The latest addition to my website is Joanna Kavenna‘s . This is a novel about childbirth. There are four separate but linked stories about childbirth. The first is set in 1865 and is about Ignaz Semmelweis who discovered the link between infection and the death of women in childbirth. He went mad and, in this story, we follow his last days, as a man called Robert von Lucius interviews him in a mental asylum. The second and third stories are set in the present day. In the first we follow a forty-one year old woman who is pregnant with her second child. The baby is two weeks overdue. We follow what happens between the contractions starting and the birth. We also follow the story of a fifty-three year old novelist who has written a novel (his first one published) on Semmelweis. The final story is set in 2153 when all births have to be in vitro rather than in utero but one woman has managed to get pregnant the old-fashioned way and a group of people try to save her and her baby. They have been caught and we follow their interrogations. It is an interesting idea but, apart from the Semmelweis story, it all seems somewhat conventional. As the novelist’s agent (a woman) says, men are not interested in novels on childbirth. I do not think that that is so in my case but this one did not quite work for me. Kavenna is one of Granta’s Best Young British Novelists.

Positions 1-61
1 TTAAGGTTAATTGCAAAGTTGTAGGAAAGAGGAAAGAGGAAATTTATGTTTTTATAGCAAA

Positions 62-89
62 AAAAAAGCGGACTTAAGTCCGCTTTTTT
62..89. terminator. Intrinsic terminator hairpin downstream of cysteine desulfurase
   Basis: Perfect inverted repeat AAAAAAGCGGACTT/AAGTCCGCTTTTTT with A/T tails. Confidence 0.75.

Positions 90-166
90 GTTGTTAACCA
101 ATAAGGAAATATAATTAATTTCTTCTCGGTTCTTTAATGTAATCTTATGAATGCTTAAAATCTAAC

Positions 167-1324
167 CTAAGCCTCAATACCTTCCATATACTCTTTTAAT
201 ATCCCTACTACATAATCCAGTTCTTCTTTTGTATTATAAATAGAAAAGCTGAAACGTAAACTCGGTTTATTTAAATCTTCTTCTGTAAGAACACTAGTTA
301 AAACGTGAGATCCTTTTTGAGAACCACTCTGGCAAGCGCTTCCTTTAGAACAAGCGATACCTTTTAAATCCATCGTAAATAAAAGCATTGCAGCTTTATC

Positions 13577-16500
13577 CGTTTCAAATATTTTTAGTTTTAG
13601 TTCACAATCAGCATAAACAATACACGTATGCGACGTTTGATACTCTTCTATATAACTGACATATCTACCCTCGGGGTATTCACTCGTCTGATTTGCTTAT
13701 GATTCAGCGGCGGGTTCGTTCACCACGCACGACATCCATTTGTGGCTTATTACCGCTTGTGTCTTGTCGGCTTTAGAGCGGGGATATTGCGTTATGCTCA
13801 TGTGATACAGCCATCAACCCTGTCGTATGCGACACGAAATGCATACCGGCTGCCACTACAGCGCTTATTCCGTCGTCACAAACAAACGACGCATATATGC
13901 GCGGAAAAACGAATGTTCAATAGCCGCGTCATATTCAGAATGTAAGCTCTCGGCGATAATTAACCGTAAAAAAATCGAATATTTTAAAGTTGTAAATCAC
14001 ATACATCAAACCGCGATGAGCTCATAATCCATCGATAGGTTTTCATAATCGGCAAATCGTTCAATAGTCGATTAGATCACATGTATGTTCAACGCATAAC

- Post author:tmn
- Post published:5 August 2013
- Post category:England / Granta / The Modern Novel website
- Post comments:0 Comments